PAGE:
Sinigang na Isda – Filipino Fish Sour Soup

Few cuisines value sourness quite as much as Filipino. Whether from vinegar, citrus, or unripe fruits, sourness adds sparkle, helping balance intensely fishy flavours and rich, fatty meats. The Philippines’ quintessential sour dish is sinigang, a seafood soup that usually relies on tamarind pulp for tartness.

Sinigang na Isda - Filipino Fish Sour Soup
Prep time: 
Cook time: 
Total time: 
  • 1½ kg snapper fillets, skinned, bones reserved
  • salt, to taste
  • 12 large raw prawns (shrimp), shelled, deveined with tails and heads left intact
  • 2 squid, cleaned, each cut into 6 pieces, scored in a crisscross pattern
  • 1½ tablespoons fish sauce
For stock
  • 1 sprig curry leaves
  • 5 cm piece ginger
  • 1 head garlic
  • 1 red onion, quartered
  • 4 pods fresh green tamarind or 1 golf ball-sized ball tamarind pulp
  • ½ teaspoon black peppercorns
  • water, to cover (see notes)
  • salt, to taste
For accompaniments
  • 4 tomatoes, quartered, seeds removed
  • 12 small leeks or green beans, trimmed, left whole
  • 1 bunch gai lan (Chinese broccoli) or similar Asian green vegetable, trimmed
  • 6 small green chillies
  • 12 red Asian shallots, halved
  • 1 daikon (white radish), peeled, cut into thin sticks
To make the stock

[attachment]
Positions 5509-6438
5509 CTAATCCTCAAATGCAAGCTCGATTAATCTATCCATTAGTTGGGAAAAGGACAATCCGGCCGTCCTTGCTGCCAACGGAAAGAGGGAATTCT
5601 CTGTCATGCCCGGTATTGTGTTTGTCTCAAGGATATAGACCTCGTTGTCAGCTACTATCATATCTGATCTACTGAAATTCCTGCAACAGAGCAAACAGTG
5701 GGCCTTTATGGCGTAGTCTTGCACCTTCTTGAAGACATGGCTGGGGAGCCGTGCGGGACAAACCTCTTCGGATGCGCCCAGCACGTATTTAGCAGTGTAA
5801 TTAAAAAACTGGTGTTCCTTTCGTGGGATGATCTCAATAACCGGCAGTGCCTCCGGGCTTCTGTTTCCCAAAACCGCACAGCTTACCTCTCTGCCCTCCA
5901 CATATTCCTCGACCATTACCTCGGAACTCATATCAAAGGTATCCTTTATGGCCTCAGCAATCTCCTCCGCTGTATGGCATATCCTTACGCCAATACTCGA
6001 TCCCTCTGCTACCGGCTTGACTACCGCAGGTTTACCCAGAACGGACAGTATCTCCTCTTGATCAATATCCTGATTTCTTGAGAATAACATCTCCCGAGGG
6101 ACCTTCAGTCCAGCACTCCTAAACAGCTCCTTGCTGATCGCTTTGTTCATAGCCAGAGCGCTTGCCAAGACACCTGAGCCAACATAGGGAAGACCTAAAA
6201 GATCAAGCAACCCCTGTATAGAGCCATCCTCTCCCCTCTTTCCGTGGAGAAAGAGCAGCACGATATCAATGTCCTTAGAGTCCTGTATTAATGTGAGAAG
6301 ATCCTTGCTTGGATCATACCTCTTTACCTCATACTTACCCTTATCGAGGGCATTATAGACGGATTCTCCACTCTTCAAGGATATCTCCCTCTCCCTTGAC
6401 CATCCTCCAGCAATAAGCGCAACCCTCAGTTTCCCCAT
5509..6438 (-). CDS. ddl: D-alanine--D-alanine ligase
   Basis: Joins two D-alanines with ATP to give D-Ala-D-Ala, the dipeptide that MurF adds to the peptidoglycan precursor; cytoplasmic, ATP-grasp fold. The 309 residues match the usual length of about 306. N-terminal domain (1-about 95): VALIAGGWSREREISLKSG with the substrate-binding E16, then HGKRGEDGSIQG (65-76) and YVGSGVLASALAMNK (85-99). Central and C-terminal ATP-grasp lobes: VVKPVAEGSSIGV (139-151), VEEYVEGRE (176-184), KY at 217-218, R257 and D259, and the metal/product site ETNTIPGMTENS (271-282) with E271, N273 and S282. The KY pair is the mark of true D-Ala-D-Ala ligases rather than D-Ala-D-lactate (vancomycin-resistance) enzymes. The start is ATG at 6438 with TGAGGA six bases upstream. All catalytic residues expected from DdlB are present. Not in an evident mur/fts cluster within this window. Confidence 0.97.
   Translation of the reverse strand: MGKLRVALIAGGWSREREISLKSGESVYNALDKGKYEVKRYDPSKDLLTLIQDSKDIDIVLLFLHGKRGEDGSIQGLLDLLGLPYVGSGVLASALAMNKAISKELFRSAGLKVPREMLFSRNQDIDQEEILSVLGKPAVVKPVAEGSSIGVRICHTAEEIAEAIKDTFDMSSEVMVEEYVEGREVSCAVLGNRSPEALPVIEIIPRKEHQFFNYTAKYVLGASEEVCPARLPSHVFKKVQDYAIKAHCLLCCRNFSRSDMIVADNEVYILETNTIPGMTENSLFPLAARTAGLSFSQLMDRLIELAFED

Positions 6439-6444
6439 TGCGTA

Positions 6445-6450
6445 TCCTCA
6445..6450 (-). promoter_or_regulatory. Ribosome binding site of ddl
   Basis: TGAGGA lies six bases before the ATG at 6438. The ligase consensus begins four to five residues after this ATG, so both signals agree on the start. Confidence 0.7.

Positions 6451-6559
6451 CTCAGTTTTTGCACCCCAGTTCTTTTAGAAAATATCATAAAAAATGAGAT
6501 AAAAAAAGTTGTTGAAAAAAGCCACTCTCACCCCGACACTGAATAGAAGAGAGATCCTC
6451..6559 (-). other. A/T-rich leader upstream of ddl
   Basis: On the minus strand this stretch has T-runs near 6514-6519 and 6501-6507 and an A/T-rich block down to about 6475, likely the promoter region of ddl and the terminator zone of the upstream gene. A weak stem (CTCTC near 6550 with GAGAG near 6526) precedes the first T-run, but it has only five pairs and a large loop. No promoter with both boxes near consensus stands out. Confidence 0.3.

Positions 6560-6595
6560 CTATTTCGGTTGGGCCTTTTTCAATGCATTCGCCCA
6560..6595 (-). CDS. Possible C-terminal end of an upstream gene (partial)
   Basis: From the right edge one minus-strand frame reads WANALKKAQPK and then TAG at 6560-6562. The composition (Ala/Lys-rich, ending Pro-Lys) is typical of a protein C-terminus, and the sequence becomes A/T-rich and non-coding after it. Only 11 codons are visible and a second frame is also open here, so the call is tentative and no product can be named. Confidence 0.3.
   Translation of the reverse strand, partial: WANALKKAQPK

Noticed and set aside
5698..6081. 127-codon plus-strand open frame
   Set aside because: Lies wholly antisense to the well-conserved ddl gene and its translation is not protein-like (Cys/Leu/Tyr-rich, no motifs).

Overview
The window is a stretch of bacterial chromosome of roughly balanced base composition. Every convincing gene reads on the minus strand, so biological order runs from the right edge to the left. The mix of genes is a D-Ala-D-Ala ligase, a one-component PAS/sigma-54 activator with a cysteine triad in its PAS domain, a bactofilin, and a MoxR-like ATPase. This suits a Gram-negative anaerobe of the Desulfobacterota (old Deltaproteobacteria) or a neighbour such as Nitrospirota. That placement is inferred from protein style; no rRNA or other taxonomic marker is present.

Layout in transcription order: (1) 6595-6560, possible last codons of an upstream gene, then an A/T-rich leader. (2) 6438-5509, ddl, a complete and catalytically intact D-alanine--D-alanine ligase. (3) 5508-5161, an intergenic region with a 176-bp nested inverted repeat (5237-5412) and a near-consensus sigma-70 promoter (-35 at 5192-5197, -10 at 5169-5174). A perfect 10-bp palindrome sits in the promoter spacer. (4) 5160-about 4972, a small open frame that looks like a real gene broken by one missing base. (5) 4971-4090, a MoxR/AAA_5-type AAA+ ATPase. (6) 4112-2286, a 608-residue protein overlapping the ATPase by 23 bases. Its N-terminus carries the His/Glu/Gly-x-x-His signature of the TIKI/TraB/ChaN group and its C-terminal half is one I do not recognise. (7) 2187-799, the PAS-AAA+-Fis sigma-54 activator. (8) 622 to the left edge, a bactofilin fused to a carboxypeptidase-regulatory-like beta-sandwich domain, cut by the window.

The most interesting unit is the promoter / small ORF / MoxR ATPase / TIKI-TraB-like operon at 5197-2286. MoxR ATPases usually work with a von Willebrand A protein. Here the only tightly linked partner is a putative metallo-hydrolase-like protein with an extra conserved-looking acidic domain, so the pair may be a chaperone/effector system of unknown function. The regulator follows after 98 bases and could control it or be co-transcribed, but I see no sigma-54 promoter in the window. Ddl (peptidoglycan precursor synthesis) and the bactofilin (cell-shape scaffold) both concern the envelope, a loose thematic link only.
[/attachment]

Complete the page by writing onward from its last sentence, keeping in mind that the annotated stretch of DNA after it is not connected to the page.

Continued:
1. Wash the reserved fish bones and place in a large saucepan with all of the stock ingredients, except the salt.
  2. Bring to the boil over a high heat, then reduce the heat to low and cook, skimming frequently, for 20 minutes.
  3. Remove from the heat and leave to stand for 10 minutes to allow the sediment to settle.
  4. Strain the stock through a fine mesh sieve, discarding the solids. If the stock is still not clear, strain it through cheesecloth.
  5. Return to a clean pan, season with salt and bring to a simmer.
To make the soup
  1. Blanch each type of seafood and each accompaniment separately in the stock and set aside.
To serve
  1. If serving immediately, place a teaspoon of fish sauce in each serving bowl, divide the blanched ingredients among the bowls, pour over the stock and serve immediately.
  2. Alternatively, you can blanch everything beforehand, then reheat in the stock just before serving.
For a hefty broth, rice wash is tossed in. The rice wash or ‘hugas bigas’ (obtained from the second washing of rice) adds a unique opaque thickness and silkiness to the soup.

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